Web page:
After all, the emergence of psilocybin truffles in legally registered Dutch smartshops can be seen as a balloon effect (a concept used by drug policy wonks to discuss what happens when attempts to cut drug production in one sector simply trigger production elsewhere) arising from prohibition in general, and from the nationwide ban on psilocybin mushrooms in particular. Thankfully, the effects of truffles are nearly analogous to those of the “magic mushrooms” with which most of us are familiar. Thus, for my partner and me, both of whom were psychedelic novices at the time, there was clearly no excuse to wait any longer. As psychonauts who reside in one of the most drug-friendly countries on the planet, why take these legal loopholes for granted?
Set and setting
So there we were, waking up on the third day of our rainy vacation in the south of the Netherlands – our minds and bodies hungry for novelty. Approximately two hours after indulging in an exceptionally light brunch, each of us ingested 10 grams of psilocybin truffles which I had ground into paste for the sake of our taste buds.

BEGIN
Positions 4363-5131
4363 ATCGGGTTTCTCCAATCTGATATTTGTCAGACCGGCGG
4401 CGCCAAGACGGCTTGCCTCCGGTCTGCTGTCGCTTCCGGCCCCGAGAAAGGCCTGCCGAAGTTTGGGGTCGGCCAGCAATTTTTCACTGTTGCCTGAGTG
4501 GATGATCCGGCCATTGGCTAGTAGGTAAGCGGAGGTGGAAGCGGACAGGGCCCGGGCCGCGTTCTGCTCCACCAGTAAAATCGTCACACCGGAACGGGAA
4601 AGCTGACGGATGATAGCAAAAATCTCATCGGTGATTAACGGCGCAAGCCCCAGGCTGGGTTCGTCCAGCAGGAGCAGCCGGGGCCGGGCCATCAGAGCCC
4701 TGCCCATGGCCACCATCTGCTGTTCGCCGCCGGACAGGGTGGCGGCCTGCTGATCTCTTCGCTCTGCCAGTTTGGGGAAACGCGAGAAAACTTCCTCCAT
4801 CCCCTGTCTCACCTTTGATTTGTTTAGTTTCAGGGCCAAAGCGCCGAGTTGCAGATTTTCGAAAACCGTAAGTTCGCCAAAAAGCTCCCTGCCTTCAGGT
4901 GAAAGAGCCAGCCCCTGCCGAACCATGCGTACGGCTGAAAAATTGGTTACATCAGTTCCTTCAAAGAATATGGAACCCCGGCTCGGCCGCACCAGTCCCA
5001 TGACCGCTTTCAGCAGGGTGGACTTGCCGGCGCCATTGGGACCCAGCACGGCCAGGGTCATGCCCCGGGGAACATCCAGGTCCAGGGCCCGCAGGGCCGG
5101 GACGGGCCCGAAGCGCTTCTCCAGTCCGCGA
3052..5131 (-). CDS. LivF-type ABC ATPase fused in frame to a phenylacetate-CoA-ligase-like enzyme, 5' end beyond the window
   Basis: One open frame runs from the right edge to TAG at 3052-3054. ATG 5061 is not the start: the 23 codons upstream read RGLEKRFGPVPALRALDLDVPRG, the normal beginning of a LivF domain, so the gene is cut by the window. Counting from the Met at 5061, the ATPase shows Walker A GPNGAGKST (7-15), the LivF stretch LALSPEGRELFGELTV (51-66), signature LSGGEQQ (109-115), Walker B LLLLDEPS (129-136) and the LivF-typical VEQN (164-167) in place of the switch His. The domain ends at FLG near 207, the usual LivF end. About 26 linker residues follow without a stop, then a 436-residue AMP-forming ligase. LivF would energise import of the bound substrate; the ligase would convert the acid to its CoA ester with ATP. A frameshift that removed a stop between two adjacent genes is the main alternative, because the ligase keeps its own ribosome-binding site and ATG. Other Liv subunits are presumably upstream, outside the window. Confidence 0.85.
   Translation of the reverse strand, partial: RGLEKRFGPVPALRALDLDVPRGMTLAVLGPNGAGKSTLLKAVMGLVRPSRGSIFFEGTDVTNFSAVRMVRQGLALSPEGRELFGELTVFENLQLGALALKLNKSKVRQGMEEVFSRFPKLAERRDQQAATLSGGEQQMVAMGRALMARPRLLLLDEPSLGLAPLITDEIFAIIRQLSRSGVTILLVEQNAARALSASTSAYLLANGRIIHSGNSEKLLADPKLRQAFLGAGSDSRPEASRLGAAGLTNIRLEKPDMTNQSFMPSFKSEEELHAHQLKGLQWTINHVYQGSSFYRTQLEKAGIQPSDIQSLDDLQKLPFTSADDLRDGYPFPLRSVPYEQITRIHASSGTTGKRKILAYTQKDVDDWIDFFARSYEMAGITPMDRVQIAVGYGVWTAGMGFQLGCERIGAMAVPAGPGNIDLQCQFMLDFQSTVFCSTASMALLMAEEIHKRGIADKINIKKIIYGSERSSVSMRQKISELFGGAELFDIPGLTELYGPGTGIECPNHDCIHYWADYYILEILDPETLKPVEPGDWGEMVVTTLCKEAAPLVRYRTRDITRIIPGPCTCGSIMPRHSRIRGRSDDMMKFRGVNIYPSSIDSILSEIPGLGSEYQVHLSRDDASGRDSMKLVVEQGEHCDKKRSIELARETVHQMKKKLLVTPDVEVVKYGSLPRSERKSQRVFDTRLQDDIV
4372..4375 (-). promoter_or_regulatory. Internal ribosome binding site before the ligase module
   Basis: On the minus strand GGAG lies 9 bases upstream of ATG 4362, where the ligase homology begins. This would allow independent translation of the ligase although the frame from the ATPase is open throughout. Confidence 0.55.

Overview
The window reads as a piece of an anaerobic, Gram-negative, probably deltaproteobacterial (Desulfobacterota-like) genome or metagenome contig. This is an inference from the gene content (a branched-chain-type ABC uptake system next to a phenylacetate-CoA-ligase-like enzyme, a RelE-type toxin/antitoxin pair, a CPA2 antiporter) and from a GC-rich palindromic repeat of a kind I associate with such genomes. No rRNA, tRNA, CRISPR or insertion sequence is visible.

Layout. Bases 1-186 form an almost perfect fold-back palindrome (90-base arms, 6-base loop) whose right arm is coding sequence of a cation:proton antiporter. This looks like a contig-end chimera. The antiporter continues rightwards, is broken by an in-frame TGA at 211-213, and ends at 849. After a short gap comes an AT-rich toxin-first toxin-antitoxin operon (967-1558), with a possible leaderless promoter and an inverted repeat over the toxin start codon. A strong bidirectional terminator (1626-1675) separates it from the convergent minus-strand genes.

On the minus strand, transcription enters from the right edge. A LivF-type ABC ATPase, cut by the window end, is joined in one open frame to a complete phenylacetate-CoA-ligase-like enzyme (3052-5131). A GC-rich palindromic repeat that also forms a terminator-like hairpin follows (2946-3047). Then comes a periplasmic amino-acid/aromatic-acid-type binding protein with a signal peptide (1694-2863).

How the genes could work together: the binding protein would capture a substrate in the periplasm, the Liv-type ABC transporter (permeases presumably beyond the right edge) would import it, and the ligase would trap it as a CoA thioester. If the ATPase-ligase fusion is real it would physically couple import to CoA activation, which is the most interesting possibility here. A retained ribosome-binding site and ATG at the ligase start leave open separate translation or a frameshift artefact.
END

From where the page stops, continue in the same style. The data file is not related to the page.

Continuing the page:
“And now we wait,” I said shortly after swallowing the last bit of my portion of truffle paste. Just like with other potent and long-lasting psychoactive substances, I immediately used this “waiting period” to turn our trip setting into perfection – from clearing up the salon table, to fine-tuning our playlist, to making sure that the most essential items such as drinking water and blankets were within arm’s reach. Having the whole 200-square-meter house to ourselves, with convenient access to food, warm baths, and a beautiful private garden, we certainly had nothing to complain or worry about. We could simply enjoy the ride.
About forty minutes later, I found myself slowly drifting away from my usual state of consciousness. I began to feel the typically nauseating effect of digesting truffles, but somehow refrained from moaning about it. I could feel that something huge yet unknown was about to happen, just like a nervous puppy hopping into a car for her first trip to the dog park.
Little did I know about what kind of things I would see, sense, or feel throughout the following six or seven hours. But after a few anxious minutes of self-contemplation, the soothing voice of Alan Watts gradually fused into our playlist, alleviating my concerns through his coincidental assessment on my fear of the unknown:
“I have realized that the past and future are real illusions, that they exist in the present, which is what there is and all there is…”